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Trossard earns Brighton first home win of season against Tottenham


If José Mourinho had hoped to discover a workable plan B in Harry Kane’s absence, this wretched offering from Tottenham confirmed a return to the drawing board will be necessary. They were outplayed from the first minute to the very last by Brighton, who were excellent to a man, and such a bland showing bodes ill for the coming weeks. The sight of Gareth Bale walking off in the 61st minute after a near-anonymous performance was a reminder they have more than one issue in attack, although that was far from the only department in which they struggled against opponents whose superiority was often startling.

Brighton had not won their previous 14 home games but would not have been flattered by the 3-0 margin they amassed here during the dying throes of Mauricio Pochettino’s reign. Their winning goal was of a piece with the smart, incisive football they produced throughout. When Alexis Mac Allister slipped Pascal Gross through on the right of the area the situation demanded a clever cutback. It duly received one, Gross finding Leandro Trossard for a clipped, first-time finish that gave Hugo Lloris no chance. Trossard had not scored since September; it was quite a time for him and Brighton, who had lacked cutting edge ever since, to discover their killer touch.

Tottenham’s Gareth Bale walks past the club’s manager, José Mourinho, after being substituted just after the hour.
Tottenham’s Gareth Bale walks past the club’s manager, José Mourinho, after being substituted just after the hour. Photograph: Andrew Boyers/AP

That was in the 17th minute and Brighton could already have been a goal up by then, Gross hitting the post with the outside of his foot after a lovely move involving Mac Allister and Neal Maupay. They were dominant in the opening period and Mac Allister, who is quietly becoming a highly impressive operator, was their standout performer. He dipped a shot off target, saw another deflected wide and probed intelligently in the yawning chasms between Spurs’ defence and midfield.

Tottenham never looked like getting a foothold and Mourinho was left to regret what he called a “lack of confidence, lack of self-esteem” in his players before half-time. “In the first half I felt the team was probably too sad with the goal conceded and the situation,” Mourinho said. “There was a lack of energy.”

That was true but Mourinho’s analysis of the second half was, putting it kindly, far more generous. He felt Spurs had showed “great spirit” but it was hard to detect much change. After an error-strewn 45 minutes against Liverpool in midweek he had hauled off Serge Aurier, who subsequently left the stadium and did not even make the bench here. That, Mourinho said, was a “technical decision”. This time he relieved Davinson Sánchez of his duties at the interval, putting Carlos Vinicius up front in an attempt to make attacks stick, but the improvement was minimal.

Vinicius planted an angled header against Robert Sánchez’s legs soon after coming on and, with 15 minutes left, drew a superb save from the keeper with a shot on the turn. That was about it: Spurs, for whom Son Heung-min was peripheral and Steven Bergwijn more or less invisible bar a first-half shot he dragged wide, never managed to mount a sustained threat.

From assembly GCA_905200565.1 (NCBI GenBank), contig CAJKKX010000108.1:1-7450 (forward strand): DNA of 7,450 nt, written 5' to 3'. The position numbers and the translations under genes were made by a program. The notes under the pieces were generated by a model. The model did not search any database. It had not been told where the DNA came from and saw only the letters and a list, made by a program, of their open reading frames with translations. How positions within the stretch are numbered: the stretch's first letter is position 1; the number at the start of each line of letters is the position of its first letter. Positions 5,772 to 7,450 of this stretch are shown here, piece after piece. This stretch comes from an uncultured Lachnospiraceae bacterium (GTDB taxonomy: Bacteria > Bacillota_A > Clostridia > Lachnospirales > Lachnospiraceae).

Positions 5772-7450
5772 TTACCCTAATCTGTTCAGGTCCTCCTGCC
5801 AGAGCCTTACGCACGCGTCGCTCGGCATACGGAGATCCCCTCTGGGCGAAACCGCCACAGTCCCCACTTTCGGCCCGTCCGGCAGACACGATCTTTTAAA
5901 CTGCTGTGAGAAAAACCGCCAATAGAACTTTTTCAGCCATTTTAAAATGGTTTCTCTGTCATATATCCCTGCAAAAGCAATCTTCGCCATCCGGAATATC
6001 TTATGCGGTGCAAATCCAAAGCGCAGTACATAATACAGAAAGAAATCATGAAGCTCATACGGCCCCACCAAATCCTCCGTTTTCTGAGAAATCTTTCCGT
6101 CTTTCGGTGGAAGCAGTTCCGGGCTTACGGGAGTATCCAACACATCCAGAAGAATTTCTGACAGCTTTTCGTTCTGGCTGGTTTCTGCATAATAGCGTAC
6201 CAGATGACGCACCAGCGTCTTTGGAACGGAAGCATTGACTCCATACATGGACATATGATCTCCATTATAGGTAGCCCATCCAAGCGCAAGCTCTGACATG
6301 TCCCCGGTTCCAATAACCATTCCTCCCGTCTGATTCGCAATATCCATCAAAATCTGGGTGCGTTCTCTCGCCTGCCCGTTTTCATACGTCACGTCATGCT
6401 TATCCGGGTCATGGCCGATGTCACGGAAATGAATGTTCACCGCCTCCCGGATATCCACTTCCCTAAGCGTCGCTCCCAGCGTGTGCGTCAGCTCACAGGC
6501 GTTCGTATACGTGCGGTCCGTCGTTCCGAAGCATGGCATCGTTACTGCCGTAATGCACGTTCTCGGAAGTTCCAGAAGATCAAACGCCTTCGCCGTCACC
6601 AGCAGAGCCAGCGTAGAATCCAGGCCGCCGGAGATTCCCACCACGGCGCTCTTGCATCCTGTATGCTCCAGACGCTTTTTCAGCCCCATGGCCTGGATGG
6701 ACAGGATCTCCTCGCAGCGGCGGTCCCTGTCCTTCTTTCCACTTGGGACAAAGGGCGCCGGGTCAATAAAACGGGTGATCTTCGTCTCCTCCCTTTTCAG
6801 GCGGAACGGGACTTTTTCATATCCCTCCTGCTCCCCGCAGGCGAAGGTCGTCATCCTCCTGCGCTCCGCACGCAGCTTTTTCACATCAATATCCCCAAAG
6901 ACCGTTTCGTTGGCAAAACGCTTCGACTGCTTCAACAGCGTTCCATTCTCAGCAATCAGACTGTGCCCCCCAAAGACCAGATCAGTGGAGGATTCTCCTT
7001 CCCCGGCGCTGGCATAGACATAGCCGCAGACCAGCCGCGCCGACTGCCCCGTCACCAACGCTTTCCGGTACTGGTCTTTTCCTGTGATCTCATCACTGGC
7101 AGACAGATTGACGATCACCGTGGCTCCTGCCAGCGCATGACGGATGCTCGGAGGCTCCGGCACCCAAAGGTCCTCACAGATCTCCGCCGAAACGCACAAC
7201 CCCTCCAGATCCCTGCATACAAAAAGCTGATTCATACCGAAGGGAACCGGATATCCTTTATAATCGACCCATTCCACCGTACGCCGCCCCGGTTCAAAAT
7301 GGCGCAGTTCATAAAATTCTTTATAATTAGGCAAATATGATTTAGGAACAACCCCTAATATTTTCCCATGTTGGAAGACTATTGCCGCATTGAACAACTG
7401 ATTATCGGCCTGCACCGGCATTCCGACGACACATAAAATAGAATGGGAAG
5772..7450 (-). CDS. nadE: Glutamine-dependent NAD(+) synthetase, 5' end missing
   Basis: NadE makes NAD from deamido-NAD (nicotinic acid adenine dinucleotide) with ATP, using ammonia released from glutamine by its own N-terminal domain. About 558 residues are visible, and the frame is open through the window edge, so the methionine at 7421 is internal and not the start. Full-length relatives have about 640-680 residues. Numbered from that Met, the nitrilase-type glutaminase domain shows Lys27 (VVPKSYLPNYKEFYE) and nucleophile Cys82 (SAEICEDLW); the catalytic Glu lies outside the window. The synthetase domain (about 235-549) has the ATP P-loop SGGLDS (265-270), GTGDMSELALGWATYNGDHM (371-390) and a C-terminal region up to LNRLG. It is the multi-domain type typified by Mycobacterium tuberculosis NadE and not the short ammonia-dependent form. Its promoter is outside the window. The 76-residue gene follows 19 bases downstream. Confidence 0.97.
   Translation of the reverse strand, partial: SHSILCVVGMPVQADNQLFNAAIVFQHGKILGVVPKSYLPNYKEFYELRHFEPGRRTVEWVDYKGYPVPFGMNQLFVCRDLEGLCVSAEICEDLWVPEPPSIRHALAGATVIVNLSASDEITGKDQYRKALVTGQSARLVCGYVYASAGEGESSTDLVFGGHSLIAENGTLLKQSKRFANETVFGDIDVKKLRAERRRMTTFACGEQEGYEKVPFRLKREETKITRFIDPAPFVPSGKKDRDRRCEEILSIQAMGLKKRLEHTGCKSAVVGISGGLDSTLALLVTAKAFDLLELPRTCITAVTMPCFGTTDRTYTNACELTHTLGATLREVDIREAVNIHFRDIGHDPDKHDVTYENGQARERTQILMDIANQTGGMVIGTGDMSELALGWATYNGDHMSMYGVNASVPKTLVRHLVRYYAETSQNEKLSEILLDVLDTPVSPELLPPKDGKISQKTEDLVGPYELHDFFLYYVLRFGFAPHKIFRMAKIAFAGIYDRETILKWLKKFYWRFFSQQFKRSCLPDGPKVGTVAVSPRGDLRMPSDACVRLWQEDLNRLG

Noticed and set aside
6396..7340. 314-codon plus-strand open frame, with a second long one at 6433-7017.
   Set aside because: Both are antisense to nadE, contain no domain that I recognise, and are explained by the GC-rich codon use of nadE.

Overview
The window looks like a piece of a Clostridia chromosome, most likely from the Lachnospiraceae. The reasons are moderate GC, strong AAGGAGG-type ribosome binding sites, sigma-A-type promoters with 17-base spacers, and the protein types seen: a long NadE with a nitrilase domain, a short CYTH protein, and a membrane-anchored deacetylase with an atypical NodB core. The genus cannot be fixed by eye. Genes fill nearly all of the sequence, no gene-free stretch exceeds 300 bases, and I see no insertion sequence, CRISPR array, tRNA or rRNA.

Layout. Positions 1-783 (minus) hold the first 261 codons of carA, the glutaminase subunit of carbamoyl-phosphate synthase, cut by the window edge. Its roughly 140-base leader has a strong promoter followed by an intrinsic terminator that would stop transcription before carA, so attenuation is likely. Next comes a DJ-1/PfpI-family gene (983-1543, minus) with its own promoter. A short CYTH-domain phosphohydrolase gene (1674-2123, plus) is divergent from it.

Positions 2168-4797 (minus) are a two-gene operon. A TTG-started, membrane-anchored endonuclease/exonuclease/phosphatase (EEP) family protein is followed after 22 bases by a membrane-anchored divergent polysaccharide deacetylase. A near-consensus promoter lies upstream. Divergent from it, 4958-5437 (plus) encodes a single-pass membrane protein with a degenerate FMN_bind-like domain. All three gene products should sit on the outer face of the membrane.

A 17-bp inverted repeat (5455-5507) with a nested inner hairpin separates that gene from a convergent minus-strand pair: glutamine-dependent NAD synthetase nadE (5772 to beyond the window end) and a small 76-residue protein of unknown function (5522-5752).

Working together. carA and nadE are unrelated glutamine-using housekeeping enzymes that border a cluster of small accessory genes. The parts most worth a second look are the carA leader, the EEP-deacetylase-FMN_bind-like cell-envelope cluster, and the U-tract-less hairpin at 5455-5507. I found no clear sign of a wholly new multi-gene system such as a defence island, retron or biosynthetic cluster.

That is where Bale’s name comes back in, given he needed to make an impression on only his second top-flight start since returning. Kane is likely to miss their next five games even if analysis of his ankle injury returns a best-case scenario and Mourinho can ill-afford to spend that time kid-gloving his expensive loanee. Bale started on the right but had been shifted across by the quarter-hour. It was not he did much wrong: he might even have written a very different story if Son had not botched a chance to play him through early on, and he produced a solid piece of defensive work in clearing a Lewis Dunk header from near the line. But the old speed, strength and incision were not there and it would appear some gamble for Mourinho to give him another bite against Chelsea on Thursday.

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“I’m not speaking about Bale, I’m speaking about us,” Mourinho said of Spurs’ inability to stitch fluent attacks together. They could do worse than examine how Brighton managed to do that. While Mourinho suggested his team “deserved more than what we got” after the break, simple observation told a truer story and the home substitute Aaron Connolly would have made that clearer if he had not allowed Toby Alderweireld to block late on with the goal gaping.

Brighton would have felt sick if that miss had proved costly. “It’s our best performance this season and last,” Graham Potter said. “I thought it was closer to a 2-0 than a 1-0.” That was a sounder appraisal; clear daylight now shines between Potter’s team and the bottom three but, however Mourinho spins it, Spurs will spend the coming days under a cloud.



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